Monday, 22 September 2014
Last updated 23 min ago
Feb 17 2010 | 2:05am ET
Hedge funds based outside of the European Union would be at the mercy of their local regulators under a new proposal offered by Spain.
The amendment to the EU’s Alternative Investment Managers Directive would require “appropriate cooperation agreements” between individual state regulators within the EU and regulators of other countries before hedge and private equity funds from those countries could market their wares in a European country.
The move by Spain, holders of the rotating presidency of the EU, revives part of the original directive that it had earlier excluded. That backtracking is likely to provoke objections from the U.K., home to the overwhelming majority of the European alternative investments industry.
The new Spanish proposal would keep hedge fund managers in the U.S., Singapore, Hong Kong and other jurisdictions from having investors in the 27-member EU.
“We are concerned that the original text of the directive, which is protectionist in nature where it came to third countries, could be drifting back,” Andrew Baker, CEO of the Alternative Investment Management Association, told Reuters.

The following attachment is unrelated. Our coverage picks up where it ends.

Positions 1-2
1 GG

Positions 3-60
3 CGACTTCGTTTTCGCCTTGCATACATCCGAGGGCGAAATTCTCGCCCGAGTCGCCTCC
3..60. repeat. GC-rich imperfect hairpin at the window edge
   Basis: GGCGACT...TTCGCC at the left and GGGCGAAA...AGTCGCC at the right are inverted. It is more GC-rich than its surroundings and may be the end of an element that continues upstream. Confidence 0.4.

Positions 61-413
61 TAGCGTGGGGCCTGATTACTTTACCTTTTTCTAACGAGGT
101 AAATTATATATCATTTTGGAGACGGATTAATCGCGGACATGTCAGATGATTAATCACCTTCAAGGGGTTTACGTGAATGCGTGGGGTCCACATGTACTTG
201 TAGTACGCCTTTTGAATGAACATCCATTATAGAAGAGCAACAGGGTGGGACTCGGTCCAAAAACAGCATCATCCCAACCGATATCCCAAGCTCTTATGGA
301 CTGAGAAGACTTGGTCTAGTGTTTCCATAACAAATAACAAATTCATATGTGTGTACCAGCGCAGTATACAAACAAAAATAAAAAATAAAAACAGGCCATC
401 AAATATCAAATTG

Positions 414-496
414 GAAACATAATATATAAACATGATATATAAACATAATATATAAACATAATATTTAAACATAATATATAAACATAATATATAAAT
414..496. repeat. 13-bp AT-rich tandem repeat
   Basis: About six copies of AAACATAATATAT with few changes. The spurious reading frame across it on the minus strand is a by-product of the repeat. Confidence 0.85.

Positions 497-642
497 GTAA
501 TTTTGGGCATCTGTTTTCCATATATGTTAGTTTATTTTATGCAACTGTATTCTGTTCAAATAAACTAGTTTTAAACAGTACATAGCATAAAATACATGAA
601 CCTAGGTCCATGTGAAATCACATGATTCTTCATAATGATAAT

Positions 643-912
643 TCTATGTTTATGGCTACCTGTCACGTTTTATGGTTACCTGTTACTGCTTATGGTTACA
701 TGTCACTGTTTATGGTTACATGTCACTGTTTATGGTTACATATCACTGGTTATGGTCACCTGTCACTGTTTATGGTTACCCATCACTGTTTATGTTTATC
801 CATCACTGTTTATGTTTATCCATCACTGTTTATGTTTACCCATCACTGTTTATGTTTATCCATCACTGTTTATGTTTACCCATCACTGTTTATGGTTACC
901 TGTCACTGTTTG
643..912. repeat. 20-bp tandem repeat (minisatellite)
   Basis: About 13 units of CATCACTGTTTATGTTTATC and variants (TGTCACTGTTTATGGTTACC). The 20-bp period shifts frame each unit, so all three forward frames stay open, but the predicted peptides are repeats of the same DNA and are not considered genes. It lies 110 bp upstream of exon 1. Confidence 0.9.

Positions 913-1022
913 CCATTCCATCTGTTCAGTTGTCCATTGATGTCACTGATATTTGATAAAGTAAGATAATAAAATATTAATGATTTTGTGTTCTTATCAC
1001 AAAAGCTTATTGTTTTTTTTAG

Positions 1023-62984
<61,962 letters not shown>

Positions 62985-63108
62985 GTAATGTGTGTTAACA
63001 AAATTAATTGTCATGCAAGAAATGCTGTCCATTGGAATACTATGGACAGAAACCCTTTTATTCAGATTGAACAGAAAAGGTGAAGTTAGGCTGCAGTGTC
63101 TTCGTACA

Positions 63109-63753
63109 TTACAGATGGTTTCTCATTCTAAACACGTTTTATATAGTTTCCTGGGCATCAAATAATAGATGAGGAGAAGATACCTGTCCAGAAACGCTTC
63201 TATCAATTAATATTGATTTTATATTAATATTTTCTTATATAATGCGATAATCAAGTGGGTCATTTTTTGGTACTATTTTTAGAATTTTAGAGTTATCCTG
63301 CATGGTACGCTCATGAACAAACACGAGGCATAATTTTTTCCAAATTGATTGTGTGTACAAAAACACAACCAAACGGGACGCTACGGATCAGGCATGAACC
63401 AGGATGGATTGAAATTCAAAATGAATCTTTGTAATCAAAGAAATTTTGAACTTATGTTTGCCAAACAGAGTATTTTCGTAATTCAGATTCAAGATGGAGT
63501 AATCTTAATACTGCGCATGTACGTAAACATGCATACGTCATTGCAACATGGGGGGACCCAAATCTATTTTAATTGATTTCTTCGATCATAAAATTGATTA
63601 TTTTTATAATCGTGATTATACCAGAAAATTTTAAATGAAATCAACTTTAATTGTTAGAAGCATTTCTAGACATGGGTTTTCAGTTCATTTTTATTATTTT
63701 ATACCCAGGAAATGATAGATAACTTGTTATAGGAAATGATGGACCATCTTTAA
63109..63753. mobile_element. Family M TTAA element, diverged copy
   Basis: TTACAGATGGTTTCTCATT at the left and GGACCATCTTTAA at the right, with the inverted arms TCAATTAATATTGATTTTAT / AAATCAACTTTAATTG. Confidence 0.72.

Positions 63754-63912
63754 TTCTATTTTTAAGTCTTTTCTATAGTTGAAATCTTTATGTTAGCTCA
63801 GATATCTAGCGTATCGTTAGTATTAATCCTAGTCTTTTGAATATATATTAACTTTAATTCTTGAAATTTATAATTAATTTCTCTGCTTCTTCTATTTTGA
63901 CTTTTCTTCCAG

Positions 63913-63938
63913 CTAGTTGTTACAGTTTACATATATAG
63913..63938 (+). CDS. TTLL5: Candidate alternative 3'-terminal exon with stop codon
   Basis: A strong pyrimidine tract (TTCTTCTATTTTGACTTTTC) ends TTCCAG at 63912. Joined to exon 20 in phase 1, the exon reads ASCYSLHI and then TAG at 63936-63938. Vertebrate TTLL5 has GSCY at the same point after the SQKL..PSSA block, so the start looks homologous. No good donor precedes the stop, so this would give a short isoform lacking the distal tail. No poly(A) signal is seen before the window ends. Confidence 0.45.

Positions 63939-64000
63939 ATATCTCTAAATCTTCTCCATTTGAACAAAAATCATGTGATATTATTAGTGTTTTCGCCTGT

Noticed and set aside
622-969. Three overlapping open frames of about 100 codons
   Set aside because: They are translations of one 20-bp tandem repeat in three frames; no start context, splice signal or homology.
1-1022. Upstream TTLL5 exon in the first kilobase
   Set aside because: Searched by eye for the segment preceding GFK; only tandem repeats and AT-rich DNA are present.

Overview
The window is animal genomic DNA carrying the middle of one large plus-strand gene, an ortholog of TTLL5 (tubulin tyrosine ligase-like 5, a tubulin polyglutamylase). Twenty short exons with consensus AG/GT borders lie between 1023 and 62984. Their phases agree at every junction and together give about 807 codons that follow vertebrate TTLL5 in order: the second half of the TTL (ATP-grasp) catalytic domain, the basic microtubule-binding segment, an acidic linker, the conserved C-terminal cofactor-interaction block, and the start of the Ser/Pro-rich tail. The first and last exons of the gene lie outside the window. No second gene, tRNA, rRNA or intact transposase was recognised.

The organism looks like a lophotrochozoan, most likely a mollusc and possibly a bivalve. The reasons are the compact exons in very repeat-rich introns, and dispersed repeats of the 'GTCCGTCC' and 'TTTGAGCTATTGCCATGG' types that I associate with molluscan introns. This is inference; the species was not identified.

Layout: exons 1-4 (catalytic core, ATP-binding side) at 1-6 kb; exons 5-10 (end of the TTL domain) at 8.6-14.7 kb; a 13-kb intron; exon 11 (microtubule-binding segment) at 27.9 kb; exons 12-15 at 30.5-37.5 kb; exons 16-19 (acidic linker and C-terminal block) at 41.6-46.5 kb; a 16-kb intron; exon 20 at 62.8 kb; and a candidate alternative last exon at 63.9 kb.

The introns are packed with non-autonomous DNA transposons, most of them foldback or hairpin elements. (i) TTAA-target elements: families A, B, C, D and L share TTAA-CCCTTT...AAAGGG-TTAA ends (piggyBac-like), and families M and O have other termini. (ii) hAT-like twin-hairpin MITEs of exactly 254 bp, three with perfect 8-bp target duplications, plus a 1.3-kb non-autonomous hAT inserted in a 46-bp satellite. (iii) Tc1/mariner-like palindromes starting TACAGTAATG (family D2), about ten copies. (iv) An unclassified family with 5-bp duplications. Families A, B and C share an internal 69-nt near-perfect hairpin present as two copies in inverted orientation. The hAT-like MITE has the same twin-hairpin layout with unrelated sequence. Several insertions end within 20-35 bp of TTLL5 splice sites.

The directive is currently making its way through the European Parliament, and requires the approval of both that body and EU member nations before it takes effect. If it does, it could impose strict new reporting and custody requirements on European hedge and p.e. funds, as well as possible leverage limits.
Aug 25 2014 | 11:21am ET
As many of you know, FINalternatives was recently acquired by the owners of Futures magazine, a firm called The Alpha Pages LLC. Today marks the soft-launch of a new sister site for both publications. As its name suggests, The Alpha Pages will cover all types of alternative investments, going far beyond the more well-known ones such as hedge funds and private equity. Read more…
Credit default swaps brought down the London Whale and cost JPMorgan $6.2 billion. Here is how it happened.